It was like orchestrating a complex medical ballet where every move, every step had to be choreographed and precise, Mychaliska explained.
Even the electrical capacity in the operating room had to be considered as two separate teams of experts would require duplicate medical equipment to work on each girl the moment they were separated.
Mychaliska led the surgical team on the morning of Aug. 5, along with Kasten and pediatric heart surgeon Dr. Richard Ohye for a procedure that they estimated could take as long as 16 hours, Phil said.
The couple waited outside the hospital in the car, getting constant updates about their girls, who entered the operating room at 7:30 a.m.
Sarabeth and Amelia shared a chest wall, but each twin had her own diaphragm muscles, said Mychaliska, who also is the co-director of the Fetal Diagnosis and Treatment Center and the Dr. Robert Bartlett collegiate professor of pediatric surgery at U-M.
They had one small, shared sternum bone that would have to be divided, and separate livers that were fused, he explained.
Although the twins had individual hearts, they shared an outer membrane or protective sack, called the pericardium.
Both girls needed an artificial sternum, which the cardiothoracic team built out of titanium bars to stabilize their chests, Kasten said. Gore-Tex fabric was used to place a patch over the holes in the pericardium around each of their hearts.
“One thing that we really didn’t know until they were separated and the breathing tube came out was what their chest wall mechanics would be like,” Mychaliska said. “Breathing is a complicated thing that involves your lungs, your diaphragm muscle and your chest wall, and it has to all kind of work in sync.
“We really didn’t know how well their chest wall would work, but it worked actually beautifully.”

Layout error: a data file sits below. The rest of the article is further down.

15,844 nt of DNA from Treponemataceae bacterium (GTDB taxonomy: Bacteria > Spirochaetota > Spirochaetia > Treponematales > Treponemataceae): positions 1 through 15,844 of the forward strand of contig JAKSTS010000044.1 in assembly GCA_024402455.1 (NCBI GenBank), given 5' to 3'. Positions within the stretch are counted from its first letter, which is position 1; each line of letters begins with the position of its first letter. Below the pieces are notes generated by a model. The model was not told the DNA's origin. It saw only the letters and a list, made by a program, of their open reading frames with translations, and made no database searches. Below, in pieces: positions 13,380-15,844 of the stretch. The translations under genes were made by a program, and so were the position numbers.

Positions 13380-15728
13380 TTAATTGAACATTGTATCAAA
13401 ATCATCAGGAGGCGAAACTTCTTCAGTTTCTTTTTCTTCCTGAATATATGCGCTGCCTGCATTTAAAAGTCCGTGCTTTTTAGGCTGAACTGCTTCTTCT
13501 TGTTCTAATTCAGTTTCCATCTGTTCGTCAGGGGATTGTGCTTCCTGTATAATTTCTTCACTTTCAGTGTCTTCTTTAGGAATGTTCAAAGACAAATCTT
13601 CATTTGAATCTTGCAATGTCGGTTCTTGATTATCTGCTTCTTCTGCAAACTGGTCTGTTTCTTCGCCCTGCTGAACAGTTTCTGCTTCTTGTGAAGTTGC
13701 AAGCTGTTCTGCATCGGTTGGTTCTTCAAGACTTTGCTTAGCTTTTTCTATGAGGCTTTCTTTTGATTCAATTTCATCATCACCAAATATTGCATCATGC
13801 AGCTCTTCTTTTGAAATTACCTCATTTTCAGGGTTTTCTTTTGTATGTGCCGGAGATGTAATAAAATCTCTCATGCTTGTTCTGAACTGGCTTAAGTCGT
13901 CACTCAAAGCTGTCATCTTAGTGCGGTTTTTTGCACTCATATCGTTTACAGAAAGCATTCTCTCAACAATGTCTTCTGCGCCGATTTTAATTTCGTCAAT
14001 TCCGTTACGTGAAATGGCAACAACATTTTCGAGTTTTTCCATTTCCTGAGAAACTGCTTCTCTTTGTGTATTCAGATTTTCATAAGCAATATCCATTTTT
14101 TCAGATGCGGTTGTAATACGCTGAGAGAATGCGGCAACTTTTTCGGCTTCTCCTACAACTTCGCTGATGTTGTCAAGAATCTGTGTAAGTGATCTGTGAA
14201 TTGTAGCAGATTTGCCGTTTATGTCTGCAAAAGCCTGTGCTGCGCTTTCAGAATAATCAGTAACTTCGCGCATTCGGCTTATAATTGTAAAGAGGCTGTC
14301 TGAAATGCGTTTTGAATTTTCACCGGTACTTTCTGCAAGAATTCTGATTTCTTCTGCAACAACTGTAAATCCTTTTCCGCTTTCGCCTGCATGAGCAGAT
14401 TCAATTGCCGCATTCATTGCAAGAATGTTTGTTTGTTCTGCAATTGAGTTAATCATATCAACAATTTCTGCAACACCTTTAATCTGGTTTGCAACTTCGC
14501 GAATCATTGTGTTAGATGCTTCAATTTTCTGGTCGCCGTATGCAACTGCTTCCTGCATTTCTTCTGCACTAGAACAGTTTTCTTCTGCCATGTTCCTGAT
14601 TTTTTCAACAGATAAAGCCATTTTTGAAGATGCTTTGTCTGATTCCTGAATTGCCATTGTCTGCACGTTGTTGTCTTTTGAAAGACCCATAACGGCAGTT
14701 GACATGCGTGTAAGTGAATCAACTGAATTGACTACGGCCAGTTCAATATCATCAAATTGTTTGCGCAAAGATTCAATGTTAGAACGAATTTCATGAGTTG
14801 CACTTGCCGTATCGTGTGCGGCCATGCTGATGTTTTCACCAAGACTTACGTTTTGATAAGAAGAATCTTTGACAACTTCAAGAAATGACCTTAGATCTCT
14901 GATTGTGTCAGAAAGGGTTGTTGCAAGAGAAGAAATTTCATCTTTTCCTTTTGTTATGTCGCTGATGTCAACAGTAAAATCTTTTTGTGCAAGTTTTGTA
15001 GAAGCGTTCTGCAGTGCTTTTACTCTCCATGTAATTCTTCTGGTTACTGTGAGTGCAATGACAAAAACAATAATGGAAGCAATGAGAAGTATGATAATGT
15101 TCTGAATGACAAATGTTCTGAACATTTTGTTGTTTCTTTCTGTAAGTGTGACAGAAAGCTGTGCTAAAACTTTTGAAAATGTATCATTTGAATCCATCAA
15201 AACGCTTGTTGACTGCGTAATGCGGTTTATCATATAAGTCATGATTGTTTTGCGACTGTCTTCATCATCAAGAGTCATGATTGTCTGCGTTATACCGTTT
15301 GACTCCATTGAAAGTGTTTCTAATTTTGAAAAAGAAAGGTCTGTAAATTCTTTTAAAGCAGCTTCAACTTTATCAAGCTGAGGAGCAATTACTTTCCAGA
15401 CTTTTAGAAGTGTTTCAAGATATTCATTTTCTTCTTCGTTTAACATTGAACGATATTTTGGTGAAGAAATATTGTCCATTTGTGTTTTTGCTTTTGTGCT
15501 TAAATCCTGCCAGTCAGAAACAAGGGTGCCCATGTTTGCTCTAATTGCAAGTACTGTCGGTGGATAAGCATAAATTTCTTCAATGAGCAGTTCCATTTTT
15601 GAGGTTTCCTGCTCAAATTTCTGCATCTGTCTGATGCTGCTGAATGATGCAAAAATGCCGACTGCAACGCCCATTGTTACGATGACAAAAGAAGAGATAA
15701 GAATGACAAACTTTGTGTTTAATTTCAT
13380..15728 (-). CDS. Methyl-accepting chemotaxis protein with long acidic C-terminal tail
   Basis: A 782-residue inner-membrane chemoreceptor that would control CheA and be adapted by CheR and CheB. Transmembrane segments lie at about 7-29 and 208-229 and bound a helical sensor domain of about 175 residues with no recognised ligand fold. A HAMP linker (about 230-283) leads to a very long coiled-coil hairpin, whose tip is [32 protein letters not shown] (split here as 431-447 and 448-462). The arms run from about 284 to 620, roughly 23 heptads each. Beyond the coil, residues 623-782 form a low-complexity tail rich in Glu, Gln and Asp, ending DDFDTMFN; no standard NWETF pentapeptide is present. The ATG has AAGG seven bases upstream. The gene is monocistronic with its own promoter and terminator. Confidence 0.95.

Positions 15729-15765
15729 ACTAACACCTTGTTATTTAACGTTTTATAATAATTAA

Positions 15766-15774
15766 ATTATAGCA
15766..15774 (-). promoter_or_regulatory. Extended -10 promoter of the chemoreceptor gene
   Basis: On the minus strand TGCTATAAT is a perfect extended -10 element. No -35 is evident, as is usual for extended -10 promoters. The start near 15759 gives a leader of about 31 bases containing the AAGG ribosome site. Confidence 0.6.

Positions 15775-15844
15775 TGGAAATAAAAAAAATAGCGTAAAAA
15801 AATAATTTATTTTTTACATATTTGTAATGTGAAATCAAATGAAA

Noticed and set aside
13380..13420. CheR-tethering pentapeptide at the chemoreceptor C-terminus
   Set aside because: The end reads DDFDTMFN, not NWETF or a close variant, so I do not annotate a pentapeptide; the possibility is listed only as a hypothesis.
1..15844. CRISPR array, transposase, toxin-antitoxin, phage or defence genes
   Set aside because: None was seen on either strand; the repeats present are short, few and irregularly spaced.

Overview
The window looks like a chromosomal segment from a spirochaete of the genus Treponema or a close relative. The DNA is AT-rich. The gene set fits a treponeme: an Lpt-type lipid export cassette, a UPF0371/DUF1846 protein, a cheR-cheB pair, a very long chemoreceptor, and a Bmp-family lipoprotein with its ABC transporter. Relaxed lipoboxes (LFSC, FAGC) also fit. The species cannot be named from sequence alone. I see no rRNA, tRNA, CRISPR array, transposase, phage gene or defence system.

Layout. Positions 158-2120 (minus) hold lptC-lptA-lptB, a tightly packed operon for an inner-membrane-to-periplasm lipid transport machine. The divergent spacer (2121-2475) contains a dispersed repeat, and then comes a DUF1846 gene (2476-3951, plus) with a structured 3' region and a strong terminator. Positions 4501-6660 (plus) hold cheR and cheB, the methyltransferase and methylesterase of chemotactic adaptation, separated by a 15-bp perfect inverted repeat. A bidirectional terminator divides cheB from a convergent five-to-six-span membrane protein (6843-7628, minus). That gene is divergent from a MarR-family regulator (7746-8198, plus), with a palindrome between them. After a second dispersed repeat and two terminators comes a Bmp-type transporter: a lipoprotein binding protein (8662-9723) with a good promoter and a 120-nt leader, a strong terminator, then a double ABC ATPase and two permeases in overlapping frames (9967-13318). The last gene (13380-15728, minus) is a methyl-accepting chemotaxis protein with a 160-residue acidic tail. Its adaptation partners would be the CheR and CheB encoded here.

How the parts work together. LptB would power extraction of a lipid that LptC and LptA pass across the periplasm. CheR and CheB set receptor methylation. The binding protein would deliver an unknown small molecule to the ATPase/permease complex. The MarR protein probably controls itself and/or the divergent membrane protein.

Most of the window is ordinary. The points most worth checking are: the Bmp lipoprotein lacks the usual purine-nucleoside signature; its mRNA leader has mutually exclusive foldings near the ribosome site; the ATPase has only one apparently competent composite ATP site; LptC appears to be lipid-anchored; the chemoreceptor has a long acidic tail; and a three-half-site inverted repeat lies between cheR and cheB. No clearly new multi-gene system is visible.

The team used an innovative intravenous fluorescent dye to guide them when they separated their livers, Mychaliska explained.
“There were not too many blood vessels that went from one baby to another,” he said ” … An innovation that we observed on their CT scan is that when one baby received IV contrast in her vein, it outlined the edge of her own liver, and marked the middle. We thought to ourselves, it would be great if during the operation, we would know exactly where that line was, so we could divide it.”
The process worked during surgery just as they’d hoped.
The first incision was made at 11:19 a.m., Mychaliska said. And by 1:11 p.m., they had been separated and placed at opposite ends of the same operating room table while surgeons began reconstructing their chests and abdomens.
Their teams were color-coded. Amelia’s was pink. Her fingernails were painted to matched her surgical hat. Sarabeth’s was yellow.
“I feel like my brain ran through every scenario forward and backwards,” said Alyson as she contemplated what was happening in the operating room.
But Phil was very optimistic going into the procedure.
Sitting on the deck of their home by the fire pit, he told her, “I can’t possibly begin understand what how terrible it could be … but I can understand how great it’s going to feel if things go well. So I’d rather focus on how great it’s going to feel than be negative.”
Because of COVID-19, the couple waited in the car outside the hospital during their surgery, getting frequent updates. They were thrilled when they got the news that it had gone so well, doctors even had time to construct a belly button for each of the girls.
Sarabeth came home from the hospital first, in late August. Amelia followed soon after, joining her family, their dog and two cats at home on Sept. 5.
Six weeks post surgery, Amelia and Sarabeth have matching scars that run down the center of their chests, forming a question-mark-like shape over their bellies that is likely to fade but might never completely disappear as they adjust to their newfound independence.
They may need additional surgeries as they grow and their bodies developed, but doctors are optimistic that Sarabeth and Amelia will grow up to be just like any other kids.
“Their outlook is really quite good,” Mychaliska said, “especially with their parents. Their parents are really special people. They got the perfect parents for being conjoined twins. Not only because of their commitment, love and support, but because they’re just very innovative and optimistic people. I think that really made a big difference.”
Life for the Irwins is busier than ever now as they juggle occupational therapy and physical therapy appointments for the twins along with diaper changes and feedings, Sarabeth’s oxygen tank and preschool for Kennedy.